CCAS Public Lecture (Co-hosted with Faculty of Policy Studies)
"Coasean Development Economics"
on Wednesday, July 5, 2006 2:00pm-4:00pm

Prof. James Roumasset, University of Hawaii

CCAS held a public lecture, co-hosted with the Faculty of Policy Studies, inviting Professor James Roumasset of the University of Hawaii to speak on the topic of “Coasean Development Economics”. The main theme of the lecture was how Development Economics can be improved by the implementation of the Coasean transaction costs approach, particularly in the area of agricultural economics.

The field of Development Economics has changed in the post-war period, from the ‘Big Push' of the 1950s, through ‘Pigouvian Interventionism’in the 1960s and 1970s, to the Washington Consensus by the 1980s, and towards ‘Stiglitzian Interventionism’in the 1990s. After explaining this pendulum movement between intervention and discretion, Professor Roumasset emphasized that the last of these forms of intervention was somewhat different. He explained that, in the Stiglitzian model, the government’s role was as a facilitator. In this regard, interventionism to facilitate an enlarged role for the market was given most attention.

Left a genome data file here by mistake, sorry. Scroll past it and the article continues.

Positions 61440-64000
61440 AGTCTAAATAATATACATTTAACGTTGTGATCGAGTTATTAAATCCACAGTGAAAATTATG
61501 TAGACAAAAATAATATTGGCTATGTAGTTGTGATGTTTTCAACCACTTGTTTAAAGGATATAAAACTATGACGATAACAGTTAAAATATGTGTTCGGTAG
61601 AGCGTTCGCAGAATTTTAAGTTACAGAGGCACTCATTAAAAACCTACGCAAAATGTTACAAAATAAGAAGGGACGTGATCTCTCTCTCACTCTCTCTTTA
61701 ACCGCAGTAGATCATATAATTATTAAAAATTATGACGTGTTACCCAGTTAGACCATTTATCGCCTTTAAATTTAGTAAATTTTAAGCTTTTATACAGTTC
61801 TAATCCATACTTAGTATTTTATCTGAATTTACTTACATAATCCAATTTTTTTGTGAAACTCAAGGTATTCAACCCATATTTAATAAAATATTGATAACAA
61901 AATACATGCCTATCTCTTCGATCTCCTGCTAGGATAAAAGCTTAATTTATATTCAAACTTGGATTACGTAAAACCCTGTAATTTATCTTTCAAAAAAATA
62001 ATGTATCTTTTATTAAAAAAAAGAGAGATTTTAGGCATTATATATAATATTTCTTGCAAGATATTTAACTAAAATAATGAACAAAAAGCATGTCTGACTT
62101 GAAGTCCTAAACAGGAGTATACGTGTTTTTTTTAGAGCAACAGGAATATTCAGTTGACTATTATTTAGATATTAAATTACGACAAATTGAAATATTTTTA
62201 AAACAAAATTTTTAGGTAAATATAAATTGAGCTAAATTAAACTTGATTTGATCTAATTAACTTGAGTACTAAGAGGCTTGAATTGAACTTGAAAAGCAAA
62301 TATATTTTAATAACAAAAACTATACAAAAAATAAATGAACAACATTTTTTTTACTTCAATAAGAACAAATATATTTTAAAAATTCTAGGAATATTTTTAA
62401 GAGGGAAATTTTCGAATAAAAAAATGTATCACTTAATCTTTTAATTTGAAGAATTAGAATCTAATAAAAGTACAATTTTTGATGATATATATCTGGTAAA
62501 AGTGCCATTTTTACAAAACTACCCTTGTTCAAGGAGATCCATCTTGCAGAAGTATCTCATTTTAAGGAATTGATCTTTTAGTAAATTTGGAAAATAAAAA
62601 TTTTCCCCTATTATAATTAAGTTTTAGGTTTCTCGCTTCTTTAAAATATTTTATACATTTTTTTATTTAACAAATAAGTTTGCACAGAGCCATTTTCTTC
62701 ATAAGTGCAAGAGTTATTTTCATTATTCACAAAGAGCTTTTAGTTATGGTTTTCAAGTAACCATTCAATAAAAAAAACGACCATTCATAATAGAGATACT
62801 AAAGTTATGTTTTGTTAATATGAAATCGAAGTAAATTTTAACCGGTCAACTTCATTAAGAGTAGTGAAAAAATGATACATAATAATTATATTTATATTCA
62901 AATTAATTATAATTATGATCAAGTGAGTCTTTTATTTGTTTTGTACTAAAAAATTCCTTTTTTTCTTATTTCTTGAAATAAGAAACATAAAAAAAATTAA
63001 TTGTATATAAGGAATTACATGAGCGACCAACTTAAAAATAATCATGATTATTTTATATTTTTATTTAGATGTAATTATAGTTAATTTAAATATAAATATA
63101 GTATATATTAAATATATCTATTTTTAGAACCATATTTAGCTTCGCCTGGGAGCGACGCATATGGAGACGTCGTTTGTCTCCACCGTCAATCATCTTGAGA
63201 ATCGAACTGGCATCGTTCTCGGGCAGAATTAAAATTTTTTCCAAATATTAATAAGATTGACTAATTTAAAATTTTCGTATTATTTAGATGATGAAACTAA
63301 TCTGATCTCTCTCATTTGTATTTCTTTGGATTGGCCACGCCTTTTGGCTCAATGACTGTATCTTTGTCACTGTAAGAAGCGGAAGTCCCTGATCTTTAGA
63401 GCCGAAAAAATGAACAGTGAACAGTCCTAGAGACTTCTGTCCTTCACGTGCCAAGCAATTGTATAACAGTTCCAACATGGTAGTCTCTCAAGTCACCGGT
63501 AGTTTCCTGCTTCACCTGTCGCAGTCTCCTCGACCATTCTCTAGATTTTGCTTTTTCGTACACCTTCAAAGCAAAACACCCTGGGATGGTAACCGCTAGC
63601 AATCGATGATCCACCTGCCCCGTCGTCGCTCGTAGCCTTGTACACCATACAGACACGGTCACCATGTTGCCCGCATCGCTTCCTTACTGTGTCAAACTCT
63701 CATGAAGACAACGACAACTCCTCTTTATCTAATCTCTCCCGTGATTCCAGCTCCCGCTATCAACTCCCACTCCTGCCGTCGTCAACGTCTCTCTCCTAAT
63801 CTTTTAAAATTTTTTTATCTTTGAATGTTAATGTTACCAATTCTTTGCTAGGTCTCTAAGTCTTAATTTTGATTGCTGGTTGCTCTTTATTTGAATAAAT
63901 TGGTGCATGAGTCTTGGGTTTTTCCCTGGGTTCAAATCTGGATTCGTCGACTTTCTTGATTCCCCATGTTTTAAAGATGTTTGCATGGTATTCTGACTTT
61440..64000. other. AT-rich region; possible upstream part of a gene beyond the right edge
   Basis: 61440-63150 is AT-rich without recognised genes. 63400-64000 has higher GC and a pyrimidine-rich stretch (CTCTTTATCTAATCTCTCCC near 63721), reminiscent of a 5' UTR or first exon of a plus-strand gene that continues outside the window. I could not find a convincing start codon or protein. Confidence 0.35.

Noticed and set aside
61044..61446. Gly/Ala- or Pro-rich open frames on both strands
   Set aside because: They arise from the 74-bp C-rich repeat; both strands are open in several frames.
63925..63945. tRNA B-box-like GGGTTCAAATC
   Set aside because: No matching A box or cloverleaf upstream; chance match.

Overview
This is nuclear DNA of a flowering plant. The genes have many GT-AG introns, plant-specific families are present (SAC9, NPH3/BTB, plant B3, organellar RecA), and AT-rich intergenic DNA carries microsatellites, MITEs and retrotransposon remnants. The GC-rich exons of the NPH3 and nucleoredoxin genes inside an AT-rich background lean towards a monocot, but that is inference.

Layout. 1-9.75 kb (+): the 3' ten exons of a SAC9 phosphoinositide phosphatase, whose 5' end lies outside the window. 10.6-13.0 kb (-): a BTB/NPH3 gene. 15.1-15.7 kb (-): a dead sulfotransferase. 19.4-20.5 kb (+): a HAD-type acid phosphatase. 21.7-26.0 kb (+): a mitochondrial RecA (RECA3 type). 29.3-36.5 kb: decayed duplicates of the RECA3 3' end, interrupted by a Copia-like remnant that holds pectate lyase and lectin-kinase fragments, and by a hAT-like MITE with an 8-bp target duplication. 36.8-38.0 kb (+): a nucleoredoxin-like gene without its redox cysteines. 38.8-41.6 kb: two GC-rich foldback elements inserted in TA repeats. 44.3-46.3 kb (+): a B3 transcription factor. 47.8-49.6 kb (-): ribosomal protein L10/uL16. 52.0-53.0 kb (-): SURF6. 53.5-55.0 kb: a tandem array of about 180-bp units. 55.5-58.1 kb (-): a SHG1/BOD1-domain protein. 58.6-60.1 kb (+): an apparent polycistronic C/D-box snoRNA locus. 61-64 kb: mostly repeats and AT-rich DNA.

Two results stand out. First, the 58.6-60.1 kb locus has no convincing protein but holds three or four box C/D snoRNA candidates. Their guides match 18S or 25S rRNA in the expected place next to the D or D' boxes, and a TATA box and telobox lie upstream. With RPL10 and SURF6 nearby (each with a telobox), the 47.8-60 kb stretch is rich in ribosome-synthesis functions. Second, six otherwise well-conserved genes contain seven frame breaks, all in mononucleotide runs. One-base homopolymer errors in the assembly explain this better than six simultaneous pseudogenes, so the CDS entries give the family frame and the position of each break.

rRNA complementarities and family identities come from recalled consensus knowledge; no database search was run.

Using the case study of a shared agricultural tenancy system, Professor Roumasset employed the Coasean method to demonstrate how farmland held in smaller plots can be more productive than land held in larger plots. From the perspective of Development Economics, agricultural development is a critical factor; it has been suggested that agricultural growth of 1% can reduce poverty and hunger by 3 or 4%. Following his discussions, Professor Roumasset concluded by arguing that price controls such as private sector subsidies should be abolished, and that R&D should be focused on agriculture and agricultural infrastructure. In addition, governments should play a facilitating role to enhance co-operation in the private sector.

While the lecture was conducted in English, Professor Roumasset’s instructive Powerpoint presentation was clear enough to be understood by all present. Students reported finding it a stimulating experience to hear in person from one of the world's leading developmental economists on the most important current topics in that field.


▲Top of this Page